These Swedes have based “Led Into Exile”, their second album on a short story chronicling the abandonment of concrete and street lights for the ruggedness of Finnmark in Central Sweden.
The band fuse elements of doom, sludge and post hardcore on the six tracks but spread it a little thinly. There is plenty of rumbling basslines and jazzy guitar lines to put a pep in the step at the start of the journey but things meander a little of the beaten path.
This band have existed in one guise or another for 25 years with members popping up in Katatonia, Burn the Plague and Oak amongst other bands. They obviously work as slow as the tress grow in Finnmark as only a 2016 EP VI and first album Pathogenisis predate this album. Obviously late bloomers.
Andreas Baiers vocals are the sound of a larynx being torn asunder by gargled glass. Think Nocturno Culto with a bit more doom. Works well with the music which switches pace several times to keep things interesting.
Plenty of post rock stargazing moments on the album amongst the big riffs but this album is a bit tangled – I suppose a bit like the terrain it celebrates.
The tracks meld together which is unsurprising for a concept album and this is definitely a grower not a shower. Interesting to hear a vibraphone used – not something I can say I have heard much in the world of Sludge and Doom. It certainly penetrates the quieter moments on Hostage of Souls.
“None Shall Rise Again” is a surprise acoustic number for an album so sonically powerful. Unfortunately, the singing and the guitar seem at odds with each other cancelling out either melody. It kinda makes me think of a doom metal David Brent. The vibraphone does get another airing though!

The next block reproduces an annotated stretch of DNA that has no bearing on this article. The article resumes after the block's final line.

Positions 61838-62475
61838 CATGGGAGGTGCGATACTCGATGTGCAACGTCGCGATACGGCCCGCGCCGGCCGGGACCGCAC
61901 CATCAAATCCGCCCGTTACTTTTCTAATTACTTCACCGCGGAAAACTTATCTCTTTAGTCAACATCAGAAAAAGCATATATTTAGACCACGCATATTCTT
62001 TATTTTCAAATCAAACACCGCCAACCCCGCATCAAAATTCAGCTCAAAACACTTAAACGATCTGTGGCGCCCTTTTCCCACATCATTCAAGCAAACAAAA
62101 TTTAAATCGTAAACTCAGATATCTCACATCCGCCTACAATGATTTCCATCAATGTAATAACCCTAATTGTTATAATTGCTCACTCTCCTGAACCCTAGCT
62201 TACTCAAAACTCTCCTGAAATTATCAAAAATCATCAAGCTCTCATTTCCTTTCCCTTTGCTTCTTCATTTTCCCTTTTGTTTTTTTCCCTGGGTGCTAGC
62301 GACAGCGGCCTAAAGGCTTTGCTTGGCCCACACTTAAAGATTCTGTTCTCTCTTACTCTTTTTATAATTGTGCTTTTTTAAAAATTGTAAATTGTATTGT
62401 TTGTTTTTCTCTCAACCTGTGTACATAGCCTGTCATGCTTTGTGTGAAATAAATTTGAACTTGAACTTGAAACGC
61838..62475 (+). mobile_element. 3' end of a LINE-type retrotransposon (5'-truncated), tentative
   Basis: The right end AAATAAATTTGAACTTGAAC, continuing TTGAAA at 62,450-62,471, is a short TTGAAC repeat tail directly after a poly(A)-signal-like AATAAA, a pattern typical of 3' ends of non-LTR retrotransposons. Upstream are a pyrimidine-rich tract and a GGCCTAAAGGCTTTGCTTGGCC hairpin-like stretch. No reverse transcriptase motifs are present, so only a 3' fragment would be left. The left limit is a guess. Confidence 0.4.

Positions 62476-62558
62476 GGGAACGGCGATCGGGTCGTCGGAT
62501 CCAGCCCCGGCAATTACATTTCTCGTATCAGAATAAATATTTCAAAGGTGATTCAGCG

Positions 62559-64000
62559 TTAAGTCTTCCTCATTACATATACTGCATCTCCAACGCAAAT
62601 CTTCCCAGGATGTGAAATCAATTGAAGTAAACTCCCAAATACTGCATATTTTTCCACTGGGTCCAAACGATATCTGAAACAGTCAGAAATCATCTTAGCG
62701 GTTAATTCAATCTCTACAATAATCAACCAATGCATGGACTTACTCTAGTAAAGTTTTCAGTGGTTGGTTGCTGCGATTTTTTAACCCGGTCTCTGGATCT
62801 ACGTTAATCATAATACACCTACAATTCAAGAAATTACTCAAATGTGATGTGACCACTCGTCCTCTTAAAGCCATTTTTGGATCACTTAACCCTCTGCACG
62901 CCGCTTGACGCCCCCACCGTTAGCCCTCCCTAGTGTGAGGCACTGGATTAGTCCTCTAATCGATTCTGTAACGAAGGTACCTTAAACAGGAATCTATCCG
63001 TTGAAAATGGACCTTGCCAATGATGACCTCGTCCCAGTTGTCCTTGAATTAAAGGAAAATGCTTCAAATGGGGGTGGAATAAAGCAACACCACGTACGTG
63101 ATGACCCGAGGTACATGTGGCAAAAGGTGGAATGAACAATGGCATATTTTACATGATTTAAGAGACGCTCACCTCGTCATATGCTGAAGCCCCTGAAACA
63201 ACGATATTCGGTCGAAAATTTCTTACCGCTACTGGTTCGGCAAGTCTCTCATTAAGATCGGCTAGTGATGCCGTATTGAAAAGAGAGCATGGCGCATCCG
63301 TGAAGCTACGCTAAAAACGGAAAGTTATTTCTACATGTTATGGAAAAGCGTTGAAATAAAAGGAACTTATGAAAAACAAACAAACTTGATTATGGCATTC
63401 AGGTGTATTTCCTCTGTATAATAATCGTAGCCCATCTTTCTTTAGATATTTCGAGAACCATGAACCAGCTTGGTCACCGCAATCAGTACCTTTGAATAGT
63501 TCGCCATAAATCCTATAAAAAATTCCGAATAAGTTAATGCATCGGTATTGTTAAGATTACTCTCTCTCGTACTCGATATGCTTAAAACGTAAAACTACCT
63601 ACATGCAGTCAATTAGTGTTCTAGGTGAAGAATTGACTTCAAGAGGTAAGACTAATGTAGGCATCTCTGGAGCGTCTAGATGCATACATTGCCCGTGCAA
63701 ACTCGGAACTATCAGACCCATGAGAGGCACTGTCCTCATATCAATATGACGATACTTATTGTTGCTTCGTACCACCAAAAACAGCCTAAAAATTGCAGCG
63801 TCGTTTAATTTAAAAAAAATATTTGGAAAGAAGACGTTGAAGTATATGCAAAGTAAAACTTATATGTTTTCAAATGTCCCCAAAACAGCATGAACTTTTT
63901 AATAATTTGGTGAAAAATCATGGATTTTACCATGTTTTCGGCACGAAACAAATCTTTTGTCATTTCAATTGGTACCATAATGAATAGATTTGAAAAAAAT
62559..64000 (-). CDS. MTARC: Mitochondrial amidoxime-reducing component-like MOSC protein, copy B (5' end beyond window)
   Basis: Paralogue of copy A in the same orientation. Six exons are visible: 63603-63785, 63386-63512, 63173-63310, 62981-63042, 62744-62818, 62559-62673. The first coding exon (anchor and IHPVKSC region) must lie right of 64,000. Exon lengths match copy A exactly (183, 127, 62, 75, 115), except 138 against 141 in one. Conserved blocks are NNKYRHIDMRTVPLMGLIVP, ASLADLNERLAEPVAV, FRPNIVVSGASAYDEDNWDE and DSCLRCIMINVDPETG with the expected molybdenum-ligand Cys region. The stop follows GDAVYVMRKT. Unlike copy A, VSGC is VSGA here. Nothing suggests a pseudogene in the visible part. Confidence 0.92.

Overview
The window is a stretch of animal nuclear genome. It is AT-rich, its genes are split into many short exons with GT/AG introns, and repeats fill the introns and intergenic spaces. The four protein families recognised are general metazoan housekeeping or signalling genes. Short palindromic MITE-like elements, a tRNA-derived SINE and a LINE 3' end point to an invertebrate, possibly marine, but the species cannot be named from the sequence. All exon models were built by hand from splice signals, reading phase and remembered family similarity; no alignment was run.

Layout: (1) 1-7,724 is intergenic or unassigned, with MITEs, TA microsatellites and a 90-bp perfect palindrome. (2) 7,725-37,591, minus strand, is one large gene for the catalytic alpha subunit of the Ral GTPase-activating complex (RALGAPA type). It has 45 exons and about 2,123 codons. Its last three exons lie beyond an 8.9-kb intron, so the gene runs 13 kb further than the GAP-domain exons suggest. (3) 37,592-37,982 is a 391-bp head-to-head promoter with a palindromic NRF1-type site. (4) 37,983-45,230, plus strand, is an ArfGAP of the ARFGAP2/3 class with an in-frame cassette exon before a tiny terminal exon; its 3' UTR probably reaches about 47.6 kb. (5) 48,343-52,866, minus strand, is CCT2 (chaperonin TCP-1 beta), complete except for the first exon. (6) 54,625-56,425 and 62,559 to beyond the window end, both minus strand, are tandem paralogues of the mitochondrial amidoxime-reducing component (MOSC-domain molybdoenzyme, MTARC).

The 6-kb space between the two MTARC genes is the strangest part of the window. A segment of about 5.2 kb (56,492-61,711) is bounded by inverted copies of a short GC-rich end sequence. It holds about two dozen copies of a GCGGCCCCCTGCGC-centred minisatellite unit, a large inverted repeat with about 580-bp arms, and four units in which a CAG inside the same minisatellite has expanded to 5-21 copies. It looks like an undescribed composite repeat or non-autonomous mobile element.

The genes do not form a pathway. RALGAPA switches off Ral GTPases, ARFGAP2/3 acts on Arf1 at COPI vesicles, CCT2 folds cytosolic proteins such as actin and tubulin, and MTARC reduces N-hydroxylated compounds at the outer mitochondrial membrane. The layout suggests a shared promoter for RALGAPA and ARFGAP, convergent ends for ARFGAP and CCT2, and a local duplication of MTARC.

The track that came before it however is a doom death stonker named after the old technique of using lanterns to create spooky theatre. “Phantasmagoria” could have leapt straight out of the My Dying Bride Playbook but with harsh rasping vocals. Bloody lovely. Plenty of drama and melancholy with funereal riffs from Baier and his fellow guitarist Jonas Gryth. Marcus Lindqvist (who also plays vibraphone btw) drops the dirty bassline whilst Daniel Liljekvist hammers home the deathly dirge on the drums.
The title track mixes up doom death with some quirky jazzy time signatures and high-pitched synths. Kinda fun but a bit genre soup for me. The vibraphone comes out again and appears to be playing Henry Mancini’s Pink Panther at one point!
The album has a few good ideas but like a lot of cooks they have over spiced when making this sludgy broth. When the good stuff surfaces like Phantasmagoria it tastes great!
(5/10 Matt Mason)